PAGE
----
EPA frac’ing study welcomed in Garfield County
March 6, 2010
Oil and gas industry supporters and critics alike say they welcome an impending federal study of the chemicals that go into the controversial mixture known as “frac’ing fluids,” although for somewhat different reasons.
Industry critics believe the study will show that chemicals from the procedure already have contaminated some drinking water supplies, and that the practice should be regulated by federal agencies.
Industry supporters, on the other hand, hope the study will confirm what they’ve been saying for years – that frac’ing poses no hazards to human health.
The U.S. Environmental Protection Agency is poised to take a closer look at the use of chemicals in the process known as hydraulic fracturing, or frac’ing, which involves the injection of massive amounts of mostly water and sand deep into well bores to free up the oil and gas.
Oil and gas industry experts say the process is critical to tapping into deeply buried and tightly locked deposits of hydrocarbons, which heat homes, run engines and are used in countless other ways by modern humanity. And, they say, there has never been proof presented that frac’ing caused groundwater contamination.
Skeptics, however, say the practice has considerable potential to contaminate groundwater supplies, and that the reason there has never been proof of contamination is only because no one has been looking very hard.
They also note that some of the chemicals used in the frac’ing process are known to cause cancer in humans, and point to recent news stories about flammable water coming out of the taps of homes in Weld County as evidence that their concerns are valid.
The EPA did look into the issue once, in 2004, and found no evidence that the practice contaminated water supplies. In 2005, the Bush administration specifically exempted frac’ing from the federal Safe Drinking Water Act.
According to news reports, the 2004 study has been criticized by some as politically motivated and scientifically unsound. It was discredited by one of the EPA’s own scientists as tainted because, this scientist maintained, a majority of the study panel had conflicts of interest.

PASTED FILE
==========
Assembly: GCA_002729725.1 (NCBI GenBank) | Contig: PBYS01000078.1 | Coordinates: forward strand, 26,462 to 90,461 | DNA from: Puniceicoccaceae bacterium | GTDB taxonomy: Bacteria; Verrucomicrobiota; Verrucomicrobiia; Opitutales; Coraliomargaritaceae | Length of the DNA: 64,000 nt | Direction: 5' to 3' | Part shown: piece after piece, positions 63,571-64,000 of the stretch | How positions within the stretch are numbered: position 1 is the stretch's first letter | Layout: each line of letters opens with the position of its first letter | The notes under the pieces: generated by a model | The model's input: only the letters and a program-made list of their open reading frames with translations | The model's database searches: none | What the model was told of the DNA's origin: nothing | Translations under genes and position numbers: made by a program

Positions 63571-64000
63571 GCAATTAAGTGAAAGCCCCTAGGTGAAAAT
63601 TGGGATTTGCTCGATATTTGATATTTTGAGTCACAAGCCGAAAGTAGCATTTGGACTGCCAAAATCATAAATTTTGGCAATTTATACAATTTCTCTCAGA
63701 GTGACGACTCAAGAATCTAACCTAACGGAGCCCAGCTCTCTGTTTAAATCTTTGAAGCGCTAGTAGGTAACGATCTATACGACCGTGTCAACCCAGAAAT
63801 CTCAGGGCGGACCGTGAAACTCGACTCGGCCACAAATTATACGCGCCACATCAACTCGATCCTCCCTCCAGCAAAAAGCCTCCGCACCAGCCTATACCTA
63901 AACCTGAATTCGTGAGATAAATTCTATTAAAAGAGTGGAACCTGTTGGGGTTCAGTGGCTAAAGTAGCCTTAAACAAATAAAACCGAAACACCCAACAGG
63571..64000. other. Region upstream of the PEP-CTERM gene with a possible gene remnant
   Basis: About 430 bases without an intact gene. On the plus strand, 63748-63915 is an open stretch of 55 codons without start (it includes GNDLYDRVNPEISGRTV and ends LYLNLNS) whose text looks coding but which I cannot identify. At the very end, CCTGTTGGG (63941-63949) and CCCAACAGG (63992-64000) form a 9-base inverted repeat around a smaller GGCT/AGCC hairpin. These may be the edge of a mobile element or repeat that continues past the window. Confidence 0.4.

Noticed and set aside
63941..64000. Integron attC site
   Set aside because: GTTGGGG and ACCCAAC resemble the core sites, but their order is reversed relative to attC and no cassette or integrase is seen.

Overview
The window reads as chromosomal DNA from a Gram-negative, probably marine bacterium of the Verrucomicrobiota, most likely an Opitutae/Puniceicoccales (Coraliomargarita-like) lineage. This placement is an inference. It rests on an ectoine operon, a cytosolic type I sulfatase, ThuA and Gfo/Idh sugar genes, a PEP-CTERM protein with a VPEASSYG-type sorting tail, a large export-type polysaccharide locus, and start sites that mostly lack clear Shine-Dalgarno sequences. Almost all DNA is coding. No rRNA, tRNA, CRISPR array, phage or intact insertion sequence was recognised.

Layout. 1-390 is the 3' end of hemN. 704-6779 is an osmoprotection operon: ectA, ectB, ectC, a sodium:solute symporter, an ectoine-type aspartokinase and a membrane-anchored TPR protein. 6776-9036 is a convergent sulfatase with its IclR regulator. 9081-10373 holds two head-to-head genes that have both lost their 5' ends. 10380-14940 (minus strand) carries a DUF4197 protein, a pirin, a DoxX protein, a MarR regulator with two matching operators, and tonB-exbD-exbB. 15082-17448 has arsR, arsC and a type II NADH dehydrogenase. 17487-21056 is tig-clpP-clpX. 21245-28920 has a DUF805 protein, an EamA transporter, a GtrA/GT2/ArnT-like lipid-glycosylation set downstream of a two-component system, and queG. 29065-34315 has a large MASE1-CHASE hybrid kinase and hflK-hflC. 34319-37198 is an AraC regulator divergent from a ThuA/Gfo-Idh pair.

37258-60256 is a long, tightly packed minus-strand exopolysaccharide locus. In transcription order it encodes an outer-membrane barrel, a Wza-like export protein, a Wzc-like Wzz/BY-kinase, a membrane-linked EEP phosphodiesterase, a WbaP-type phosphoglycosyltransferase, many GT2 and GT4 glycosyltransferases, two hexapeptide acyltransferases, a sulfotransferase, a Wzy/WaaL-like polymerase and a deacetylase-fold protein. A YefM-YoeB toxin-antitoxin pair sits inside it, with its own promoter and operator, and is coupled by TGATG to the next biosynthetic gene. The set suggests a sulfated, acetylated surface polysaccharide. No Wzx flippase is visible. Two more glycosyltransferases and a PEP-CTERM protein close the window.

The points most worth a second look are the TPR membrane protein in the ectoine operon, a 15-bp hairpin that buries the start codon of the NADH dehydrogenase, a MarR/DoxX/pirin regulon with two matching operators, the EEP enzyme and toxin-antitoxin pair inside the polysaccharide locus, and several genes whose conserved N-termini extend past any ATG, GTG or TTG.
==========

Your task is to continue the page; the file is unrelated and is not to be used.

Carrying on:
Now, the recent introduction of legislation in Congress, known as the FRAC (Fracturing Responsibility and Awareness of Chemicals) Act, would give the EPA regulatory authority over the practice.
And as part of a $32 billion appropriations bill passed late last year, the EPA was asked to take a second look at the effects of frac’ing on groundwater.
“We are fine with that,” said Doug Hock, spokesman for the EnCana Oil and Gas (USA) drilling company, which has interests in Garfield County.
“We still believe that this is something that is well regulated at the state level,” he added. “It doesn’t need another level of federal regulation.”
Part of the motivation behind the push for more studies was a report that diesel fuel was used in frac’ing fluids up until 2007 in some parts of the country, resulting in contamination of groundwater resources.
Susan Alvillar, of the Williams Production gas operator, told the Post Independent that her research showed that the use of diesel fuel in frac’ing fluids “was discontinued many years ago.”
And even if it was used in the early days of gas drilling in Garfield County, she continued, its use was curtailed “at least 15 years ago.”
Some, however, remain unconvinced that the fluids represent no hazards, and believe that the EPA needs to get involved.
“Thirty million people in 19 states depend on water from the Colorado River, which flows through Garfield County,” said Leslie Robinson of the Grand Valley Citizens Alliance. “That is why there needs to be federal oversight on frac’ing fluid.”
Pointing out that clean drinking water can be “a sacred commodity” in times of crisis, such as during the recent earthquake in Haiti, Robinson said, “It won’t matter how warm we are with the increased development of natural gas through frac’ing methods – life won’t exist if we can’t drink the water.”
Although the frac’ing study is said to be on the EPA’s list of things to do, it has not begun yet, officials said last week.